“The ultimate trip” tagline – A few people brought this up as being bad, but there’s a reason it’s in there and a bit of a story behind it. When 2001 was first released in theaters back in 1968 it did rather poorly for a number of weeks. The posters sported the tagline “An epic drama of adventure and exploration”, which is pretty dry. After a few weeks, a resurgence of younger people started seeing the film for its psychedelic fantasy . . . it was more of a ride then a movie. The posters were changed to sport the slogan “The ultimate trip” to appeal to this younger hip audience who might “consume consumables” before the film. I find this story pretty funny, which is why I chose to include that slogan even though it is a bit stupid.

    Symmetry – I’m planning on writing a post about my excessive (and rather subconscious) use of symmetry in my work, but wanted to reply directly to it here first. 2001 as a movie uses a lot of balanced shots and symmetry, Kubrick did this on purpose probably because it was a lot more difficult then a standard shot. I really wanted that idea to be echoed in this poster in particular so even though I use symmetry way more then I probably should, in this case it was deliberate . . . not just preference. :)

    I really appreciate the feedback, everyone. Thanks so much.

  12. James – there is no doubting the quality of work is certainly there. Thanks for sharing. It had to have been a blast getting this out of your system. But I must respectably say you tried way too hard on these. There is just too much going on. In your quest to tell a story, you went away from emotion and intrigue (the main pillars of the film) to in-your-face, I’ll hold your hand with obvious storytelling direction. Where’s the mystery? The mystique? The next problem is illustration-style silhouettes mixed in with photos just doesn’t work in this context, no fault of your own. Oil and water here. Lastly, the image of Dave that you used is way too familiar, seen for years on all video and media (http://goo.gl/HLe5l) and it’d been best to use something way less familiar. An interesting still from the movie that we havent immediately seen.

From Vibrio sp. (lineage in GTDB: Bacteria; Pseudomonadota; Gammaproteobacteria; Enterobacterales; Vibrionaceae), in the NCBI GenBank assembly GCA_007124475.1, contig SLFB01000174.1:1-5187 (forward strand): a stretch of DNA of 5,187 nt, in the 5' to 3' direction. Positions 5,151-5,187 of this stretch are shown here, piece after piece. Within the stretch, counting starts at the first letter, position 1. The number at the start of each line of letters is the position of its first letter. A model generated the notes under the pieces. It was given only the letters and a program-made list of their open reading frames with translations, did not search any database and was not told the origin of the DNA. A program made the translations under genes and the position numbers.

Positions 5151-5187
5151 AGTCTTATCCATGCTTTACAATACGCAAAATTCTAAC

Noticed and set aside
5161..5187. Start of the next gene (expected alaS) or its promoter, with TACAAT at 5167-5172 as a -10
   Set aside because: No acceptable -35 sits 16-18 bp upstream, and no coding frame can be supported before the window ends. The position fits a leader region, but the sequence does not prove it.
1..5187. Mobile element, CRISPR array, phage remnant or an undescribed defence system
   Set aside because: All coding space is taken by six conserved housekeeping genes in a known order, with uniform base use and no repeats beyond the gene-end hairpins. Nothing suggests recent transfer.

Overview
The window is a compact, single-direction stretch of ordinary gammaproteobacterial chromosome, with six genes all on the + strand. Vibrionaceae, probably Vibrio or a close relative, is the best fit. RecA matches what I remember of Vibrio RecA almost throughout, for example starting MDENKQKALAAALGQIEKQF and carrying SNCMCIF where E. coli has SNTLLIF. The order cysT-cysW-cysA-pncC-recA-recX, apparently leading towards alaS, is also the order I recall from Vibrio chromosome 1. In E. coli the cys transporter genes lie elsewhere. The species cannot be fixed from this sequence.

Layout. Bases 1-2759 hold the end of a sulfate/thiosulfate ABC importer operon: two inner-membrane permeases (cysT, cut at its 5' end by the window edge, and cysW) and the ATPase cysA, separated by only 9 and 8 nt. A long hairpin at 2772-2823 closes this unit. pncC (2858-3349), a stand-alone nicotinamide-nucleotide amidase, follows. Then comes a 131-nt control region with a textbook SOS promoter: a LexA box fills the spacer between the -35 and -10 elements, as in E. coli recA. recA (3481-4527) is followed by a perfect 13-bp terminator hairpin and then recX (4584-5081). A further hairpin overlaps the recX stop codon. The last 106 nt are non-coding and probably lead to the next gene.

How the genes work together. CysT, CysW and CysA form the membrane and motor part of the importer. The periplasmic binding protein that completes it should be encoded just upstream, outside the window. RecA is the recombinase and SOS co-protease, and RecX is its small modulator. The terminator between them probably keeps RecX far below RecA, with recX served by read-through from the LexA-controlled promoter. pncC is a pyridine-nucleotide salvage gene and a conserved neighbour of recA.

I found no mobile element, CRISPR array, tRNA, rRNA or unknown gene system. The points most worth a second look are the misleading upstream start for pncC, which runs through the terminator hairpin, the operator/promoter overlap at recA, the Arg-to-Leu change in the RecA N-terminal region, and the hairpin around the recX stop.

All in all, it’s a common problem experienced when you try to honor what you love, it often gets distorted by too much of what’s right in front of you versus embracing the background noise of what makes the film work as seen through your style.

  13. I agree, but it seems to have been a semi-official tagline for the movie, and I’ve seen it in other posters for the film. It might’ve helped drum up publicity in 1968 (certainly a good year to employ that sort of phrasing) but in 2011, it just sounds dated and ridiculous to me.

  14. Looks like Sideshow scrolled right passed the actual finished piece and started critiquing the mockups, because none of his/her comments apply to the final poster.

  15. Oo it’s so great.

    Do you plan to sell some of 2001 poster on Signalnoise store ? (plz ! *begging you*)

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Signalnoise James White

About James

James White is a digital artist and speaker hailing from Dartmouth, Nova Scotia, Canada. With over 20 years of experience, James has worked with many international brands and has taken the stage at design conferences across the globe. He loves hot pink, chrome text and stuff from the 1980s.